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KJ Hamler gets real about his mental state while dealing with injury and loss

It has been a tough journey for the third-year wide receiver but he’s no longer afraid to tell you that.

Back in March, K.J. Hamler talked about his struggles working back from a season-ending injury early in the 2021 campaign.

And he noted then that the best medicine for overcoming the depression he suffered from being injured and isolated from his team would be getting on the field and playing.

“Now that I’m around all the guys and I’m able to do a little bit of what I was able to do before—it’s been uplifting my spirits,” he said earlier this spring.

Five months later Hamler has been activated from the PUP list and is a go for training camp - something the third-year wideout desperately needed to dig himself out of the depression hole he was in.

“Mentally, I’m a lot better, I’m a lot happier,” he said Monday after training camp, noting that he hit a low point last year and has been “fighting his way out of” ever since.

Playing football and being around his teammates has been his most effective prescription.

“It means a lot. Just being around the guys,” he said, explaining that not being able to travel, to be on the sideline, to share the season, good or bad, really took a toll on his mental health. “Just being away from the guys, you feel like you’re not a part of the team anymore.”

Fortunately, Hamler’s fellow wide receivers called on him regularly to check in on his status.

“The guys checked on me and called me all the time to check up on me,” he said. “I appreciate them.”

But then Hamler got real.

He opened up about just how tough it can be on athletes who get injured and lose a lot of their identity and purpose by not being able to play.

That loneliness was exacerbated for Hamler when his grandmother died during the time he was fighting back.

“It’s been a tough journey, to be honest,” he said, adding that he tried to deal with it all internally and that almost cost him his life.

“I’m going to just be honest with you all because I’m more vulnerable and more confident in myself by just saying it. At one point, I didn’t want to be here. I didn’t want to be in this world,” he said. “There was one point where I didn’t want to be heard from anymore because I lost my granny and that really hurt me. God gave me the strength to just get out of that hole because he knew I was strong enough to get through [it].”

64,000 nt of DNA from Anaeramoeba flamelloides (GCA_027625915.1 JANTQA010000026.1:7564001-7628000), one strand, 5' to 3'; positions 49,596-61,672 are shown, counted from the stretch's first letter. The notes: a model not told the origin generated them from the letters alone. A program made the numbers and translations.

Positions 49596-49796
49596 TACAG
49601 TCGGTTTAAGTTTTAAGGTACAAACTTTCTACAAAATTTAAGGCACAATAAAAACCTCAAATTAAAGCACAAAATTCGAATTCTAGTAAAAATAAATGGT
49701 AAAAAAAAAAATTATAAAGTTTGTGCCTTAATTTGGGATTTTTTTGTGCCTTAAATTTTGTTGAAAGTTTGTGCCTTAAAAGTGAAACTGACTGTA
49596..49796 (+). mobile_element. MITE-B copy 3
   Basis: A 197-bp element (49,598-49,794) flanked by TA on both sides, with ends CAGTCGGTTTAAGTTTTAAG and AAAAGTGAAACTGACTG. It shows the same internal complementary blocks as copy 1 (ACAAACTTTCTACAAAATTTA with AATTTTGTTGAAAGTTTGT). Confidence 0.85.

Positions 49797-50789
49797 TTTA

When Tim Patrick was carted off the field during Wednesday’s practice, Hamler went to the locker room with him - no doubt an empathetic gesture from one who knows the tough road ahead (Patrick learned later it was a season-ending ACL tear).

The lowest point for Hamler was the night he learned his grandmother - the woman who had raised him - had lost her battle with Parkinson’s.

“That was my mother. My grandmother was my mother. I took her to get her hair done, took her to get food all of the time. Every time I came home, I saw her first. I called her every Monday. When I missed that call on that Monday and then we got the call on Saturday. There is a lot of regret in my heart from that. It was three months after surgery. I was holding a lot of regret on myself about that. It still kind of haunts me to this day, even though I am better. When you lose the woman that raised you, it’s just a different feeling.”

But he gives that woman a lot of credit for the reason he’s still here. Knowing he’d let her down if he didn’t keep digging was enough to keep him in the fight.

“Hands down the lowest point of my life,” he said. “To see me dig out of it and then start becoming vulnerable with people I trust and start opening up more.”

Hamler also got real about the importance of counseling for mental health. He didn’t seek it out at first, but eventually he felt like he had no choice.

“At first, I didn’t talk to anybody. I was just in a cocoon, wrapped up. I just kept everything to myself,” he said. “I feel like, as a man, we always say to be tough or just block everything out. ... Sometimes, you have to let it out. Sometimes you need help, and I’m just starting to learn that now.”

Hamler says he talks to his family more, his teammates more, his “guys” more.

“We’re so used to bottling stuff up and just taking it to the chin a lot. I’m just learning each day, day in and day out,” he said. “I’m glad I’m still here and still with the team. I got my family around. Just being on the field has been a big help.”

But Hamler is no longer afraid to tell everyone it’s been hard.

“It’s been a tough year, but you see me where I’m at right now. You see that I’m still here and I’m still working to be the best version of myself,” he said. “I know everyone around here is proud of me. I’m proud of myself from where I came from—Step 1 to right now. I’ll just keep pushing from there.”